Rye offers full ride to students

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By Elayne Teixeira -Millar

Ryerson University has joined The Canadian Merit Scholarship Foundation (CMSF) and is now offering students the Loran Award, a prestigious full-ride scholarship.

The Loran Award is granted to 30 Canadian high school or College of General and Vocational Education (CEGEP) students annually on the basis of academic achievement, extracurricular activities and leadership potential.

Ryerson has joined universities such as McGill, Dalhousie and Queen’s and is the 25th Canadian University to offer the award for undergraduate study.

According to Alan Shepard, provost and vice president academic, Ryerson was chosen by the CMSF partnership due to its unique programs and rising reputation.

A student awarded the Loran Award receives a full tuition grant, $8,000 for living expenses and a guaranteed spot in campus residence.

The grant is renewable for up to three years if the student maintains a GPA of 3.3 and the Loran recipient can choose to apply to any of the universities on the list of CMSF partners.

In order to be eligible for the award, students must be nominated by their school, have an average of at least 85 per cent and must go through a lengthy application and interview process to be selected.

The CMSF receives applications from more than 4,000 high schools and CEGEPs in Canada each year.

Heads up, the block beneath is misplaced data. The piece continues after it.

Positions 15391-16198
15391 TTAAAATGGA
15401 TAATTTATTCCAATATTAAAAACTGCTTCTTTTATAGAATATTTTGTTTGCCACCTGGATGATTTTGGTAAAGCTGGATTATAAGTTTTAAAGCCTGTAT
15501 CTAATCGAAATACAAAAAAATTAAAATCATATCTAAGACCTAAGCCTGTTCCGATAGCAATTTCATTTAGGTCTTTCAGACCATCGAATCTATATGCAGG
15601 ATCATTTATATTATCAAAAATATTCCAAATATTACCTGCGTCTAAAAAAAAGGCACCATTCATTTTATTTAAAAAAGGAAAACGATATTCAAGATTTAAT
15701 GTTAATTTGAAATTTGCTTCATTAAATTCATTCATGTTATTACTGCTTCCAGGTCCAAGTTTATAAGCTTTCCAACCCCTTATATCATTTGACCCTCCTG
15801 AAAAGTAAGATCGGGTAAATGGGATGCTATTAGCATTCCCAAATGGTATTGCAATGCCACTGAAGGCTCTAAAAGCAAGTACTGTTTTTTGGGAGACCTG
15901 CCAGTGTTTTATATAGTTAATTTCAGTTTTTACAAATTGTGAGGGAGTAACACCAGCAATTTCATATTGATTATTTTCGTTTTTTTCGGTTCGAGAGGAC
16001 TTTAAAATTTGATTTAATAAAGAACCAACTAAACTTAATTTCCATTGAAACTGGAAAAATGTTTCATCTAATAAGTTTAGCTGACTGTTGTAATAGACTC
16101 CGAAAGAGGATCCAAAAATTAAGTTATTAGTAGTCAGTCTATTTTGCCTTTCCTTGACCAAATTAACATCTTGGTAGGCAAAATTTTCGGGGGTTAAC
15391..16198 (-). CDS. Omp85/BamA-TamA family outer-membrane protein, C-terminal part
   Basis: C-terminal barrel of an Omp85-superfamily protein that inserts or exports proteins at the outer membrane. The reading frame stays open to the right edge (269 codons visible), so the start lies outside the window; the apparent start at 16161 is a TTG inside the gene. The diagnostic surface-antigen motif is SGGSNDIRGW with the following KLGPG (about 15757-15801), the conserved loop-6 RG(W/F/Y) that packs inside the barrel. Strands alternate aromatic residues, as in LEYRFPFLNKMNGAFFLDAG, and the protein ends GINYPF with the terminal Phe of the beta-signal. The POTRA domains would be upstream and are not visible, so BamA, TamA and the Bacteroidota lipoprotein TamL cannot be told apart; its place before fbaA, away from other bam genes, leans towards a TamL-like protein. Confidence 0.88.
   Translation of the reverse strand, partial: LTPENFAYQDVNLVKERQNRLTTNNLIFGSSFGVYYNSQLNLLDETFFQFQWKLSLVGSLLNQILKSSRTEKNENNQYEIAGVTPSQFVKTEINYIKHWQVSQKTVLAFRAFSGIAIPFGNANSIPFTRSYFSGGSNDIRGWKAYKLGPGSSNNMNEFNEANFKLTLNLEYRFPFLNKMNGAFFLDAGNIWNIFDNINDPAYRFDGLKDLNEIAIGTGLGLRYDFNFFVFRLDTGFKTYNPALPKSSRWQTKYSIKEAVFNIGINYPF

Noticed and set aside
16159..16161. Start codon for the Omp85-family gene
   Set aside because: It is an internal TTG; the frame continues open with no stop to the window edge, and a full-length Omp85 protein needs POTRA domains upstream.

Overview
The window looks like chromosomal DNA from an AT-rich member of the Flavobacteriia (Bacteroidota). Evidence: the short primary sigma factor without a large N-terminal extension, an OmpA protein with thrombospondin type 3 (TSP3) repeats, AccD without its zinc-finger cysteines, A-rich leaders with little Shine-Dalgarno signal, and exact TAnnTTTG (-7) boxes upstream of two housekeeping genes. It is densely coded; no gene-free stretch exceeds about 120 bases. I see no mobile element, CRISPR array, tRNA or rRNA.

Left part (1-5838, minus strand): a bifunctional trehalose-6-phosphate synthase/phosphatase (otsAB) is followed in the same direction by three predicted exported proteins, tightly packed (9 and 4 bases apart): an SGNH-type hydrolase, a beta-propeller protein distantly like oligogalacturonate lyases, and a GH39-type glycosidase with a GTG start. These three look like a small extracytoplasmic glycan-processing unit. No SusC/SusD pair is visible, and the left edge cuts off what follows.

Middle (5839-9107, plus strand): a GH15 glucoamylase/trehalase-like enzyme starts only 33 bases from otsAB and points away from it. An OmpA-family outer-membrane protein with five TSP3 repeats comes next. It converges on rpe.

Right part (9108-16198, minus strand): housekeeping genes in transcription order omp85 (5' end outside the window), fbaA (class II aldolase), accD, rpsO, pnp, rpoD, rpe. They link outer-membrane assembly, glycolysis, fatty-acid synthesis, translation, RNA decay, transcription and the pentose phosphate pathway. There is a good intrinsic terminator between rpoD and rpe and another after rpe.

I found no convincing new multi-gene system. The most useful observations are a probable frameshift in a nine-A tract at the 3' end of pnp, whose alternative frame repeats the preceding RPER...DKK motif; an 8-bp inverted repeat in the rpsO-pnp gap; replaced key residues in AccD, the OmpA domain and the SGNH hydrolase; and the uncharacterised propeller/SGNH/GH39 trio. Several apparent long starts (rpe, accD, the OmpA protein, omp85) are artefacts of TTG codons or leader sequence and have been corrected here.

There are currently 221 Loran scholars located across Canada, the US and internationally. Several have been chosen as Rhodes scholars, named Canada’s Top 40 Under 40 and WXN’s Top 100 Women in the young leaders category.

Loran scholars are highly sought-after students and Shepard thinks they will do great things for Ryerson.

“They will bring their leadership skills to the university and they will be excellent students,” he said. “[The Loran Award] will be a great investment in their careers and the university’s reputation.”

Tyler Web, a first-year photography student, points out that a scholarship like this is another way of helping with the greater issue of rising tuition that university students have to deal with.

“When I was in high school, my marks would have ben interesting but I think I oculd have applied.” said Web. “I was talking to someone the other day who was against tuition drops and more for scholarships to create higher levels of education.”

Mark Jackson, a third-year business management student, agrees that scholarships are a good way of getting more students to apply to Ryerson.

“I think its great actually,” he said. “It’s a free pass and they [are forced to] focus on their studies.”

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